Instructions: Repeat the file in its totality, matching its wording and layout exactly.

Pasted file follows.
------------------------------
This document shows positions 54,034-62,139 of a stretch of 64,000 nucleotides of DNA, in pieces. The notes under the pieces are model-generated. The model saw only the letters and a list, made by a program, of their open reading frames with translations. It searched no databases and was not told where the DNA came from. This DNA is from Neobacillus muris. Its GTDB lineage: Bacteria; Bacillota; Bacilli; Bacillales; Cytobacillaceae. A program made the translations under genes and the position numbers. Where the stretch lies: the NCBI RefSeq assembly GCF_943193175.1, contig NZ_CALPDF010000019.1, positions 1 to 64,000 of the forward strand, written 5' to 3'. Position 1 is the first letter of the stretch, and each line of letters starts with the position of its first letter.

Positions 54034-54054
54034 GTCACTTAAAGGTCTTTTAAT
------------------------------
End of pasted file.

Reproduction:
This document shows positions 54,034-62,139 of a stretch of 64,000 nucleotides of DNA, in pieces. The notes under the pieces are model-generated. The model saw only the letters and a list, made by a program, of their open reading frames with translations. It searched no databases and was not told where the DNA came from. This DNA is from Neobacillus muris. Its GTDB lineage: Bacteria; Bacillota; Bacilli; Bacillales; Cytobacillaceae. A program made the translations under genes and the position numbers. Where the stretch lies: the NCBI RefSeq assembly GCF_943193175.1, contig NZ_CALPDF010000019.1, positions 1 to 64,000 of the forward strand, written 5' to 3'. Position 1 is the first letter of the stretch, and each line of letters starts with the position of its first letter.

Positions 54034-54054
54034 GTCACTTAAAGGTCTTTTAAT